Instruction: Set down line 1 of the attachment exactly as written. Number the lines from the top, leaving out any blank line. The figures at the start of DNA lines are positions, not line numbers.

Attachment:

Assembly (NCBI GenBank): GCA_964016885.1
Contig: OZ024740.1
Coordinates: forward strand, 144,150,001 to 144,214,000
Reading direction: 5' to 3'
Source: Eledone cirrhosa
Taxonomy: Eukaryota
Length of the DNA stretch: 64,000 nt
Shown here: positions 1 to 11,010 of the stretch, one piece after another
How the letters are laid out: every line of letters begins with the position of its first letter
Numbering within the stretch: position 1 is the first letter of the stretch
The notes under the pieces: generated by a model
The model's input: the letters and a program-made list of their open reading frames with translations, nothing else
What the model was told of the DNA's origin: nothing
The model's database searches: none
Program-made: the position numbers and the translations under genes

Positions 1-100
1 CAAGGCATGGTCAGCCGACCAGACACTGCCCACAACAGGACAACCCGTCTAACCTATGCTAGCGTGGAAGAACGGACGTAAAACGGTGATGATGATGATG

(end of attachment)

Assembly (NCBI GenBank): GCA_964016885.1